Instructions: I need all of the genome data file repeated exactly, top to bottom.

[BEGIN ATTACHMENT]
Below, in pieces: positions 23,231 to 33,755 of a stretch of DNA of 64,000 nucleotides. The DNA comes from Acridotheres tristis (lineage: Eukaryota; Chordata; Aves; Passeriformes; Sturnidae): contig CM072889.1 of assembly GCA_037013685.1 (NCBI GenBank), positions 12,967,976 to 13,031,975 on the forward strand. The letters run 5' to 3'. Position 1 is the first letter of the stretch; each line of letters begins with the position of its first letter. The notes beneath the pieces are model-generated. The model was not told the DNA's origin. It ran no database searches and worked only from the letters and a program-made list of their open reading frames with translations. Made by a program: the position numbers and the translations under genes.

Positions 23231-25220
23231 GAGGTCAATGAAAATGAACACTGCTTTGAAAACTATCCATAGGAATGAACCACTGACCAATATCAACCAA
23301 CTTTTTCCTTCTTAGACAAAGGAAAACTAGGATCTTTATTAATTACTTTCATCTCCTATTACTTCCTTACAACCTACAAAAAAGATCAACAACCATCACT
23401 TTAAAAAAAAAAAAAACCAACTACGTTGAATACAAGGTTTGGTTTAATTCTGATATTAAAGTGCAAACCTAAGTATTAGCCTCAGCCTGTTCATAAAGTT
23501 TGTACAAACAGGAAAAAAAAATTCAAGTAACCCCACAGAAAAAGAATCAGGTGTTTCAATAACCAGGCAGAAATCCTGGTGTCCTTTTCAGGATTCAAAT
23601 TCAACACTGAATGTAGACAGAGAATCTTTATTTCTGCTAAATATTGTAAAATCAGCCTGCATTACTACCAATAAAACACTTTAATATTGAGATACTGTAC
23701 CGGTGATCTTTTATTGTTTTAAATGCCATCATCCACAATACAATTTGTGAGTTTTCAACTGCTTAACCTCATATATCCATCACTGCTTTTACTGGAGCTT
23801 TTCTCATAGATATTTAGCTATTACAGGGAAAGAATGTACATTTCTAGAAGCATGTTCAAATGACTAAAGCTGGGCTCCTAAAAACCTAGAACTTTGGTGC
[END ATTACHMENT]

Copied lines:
Below, in pieces: positions 23,231 to 33,755 of a stretch of DNA of 64,000 nucleotides. The DNA comes from Acridotheres tristis (lineage: Eukaryota; Chordata; Aves; Passeriformes; Sturnidae): contig CM072889.1 of assembly GCA_037013685.1 (NCBI GenBank), positions 12,967,976 to 13,031,975 on the forward strand. The letters run 5' to 3'. Position 1 is the first letter of the stretch; each line of letters begins with the position of its first letter. The notes beneath the pieces are model-generated. The model was not told the DNA's origin. It ran no database searches and worked only from the letters and a program-made list of their open reading frames with translations. Made by a program: the position numbers and the translations under genes.

Positions 23231-25220
23231 GAGGTCAATGAAAATGAACACTGCTTTGAAAACTATCCATAGGAATGAACCACTGACCAATATCAACCAA
23301 CTTTTTCCTTCTTAGACAAAGGAAAACTAGGATCTTTATTAATTACTTTCATCTCCTATTACTTCCTTACAACCTACAAAAAAGATCAACAACCATCACT
23401 TTAAAAAAAAAAAAAACCAACTACGTTGAATACAAGGTTTGGTTTAATTCTGATATTAAAGTGCAAACCTAAGTATTAGCCTCAGCCTGTTCATAAAGTT
23501 TGTACAAACAGGAAAAAAAAATTCAAGTAACCCCACAGAAAAAGAATCAGGTGTTTCAATAACCAGGCAGAAATCCTGGTGTCCTTTTCAGGATTCAAAT
23601 TCAACACTGAATGTAGACAGAGAATCTTTATTTCTGCTAAATATTGTAAAATCAGCCTGCATTACTACCAATAAAACACTTTAATATTGAGATACTGTAC
23701 CGGTGATCTTTTATTGTTTTAAATGCCATCATCCACAATACAATTTGTGAGTTTTCAACTGCTTAACCTCATATATCCATCACTGCTTTTACTGGAGCTT
23801 TTCTCATAGATATTTAGCTATTACAGGGAAAGAATGTACATTTCTAGAAGCATGTTCAAATGACTAAAGCTGGGCTCCTAAAAACCTAGAACTTTGGTGC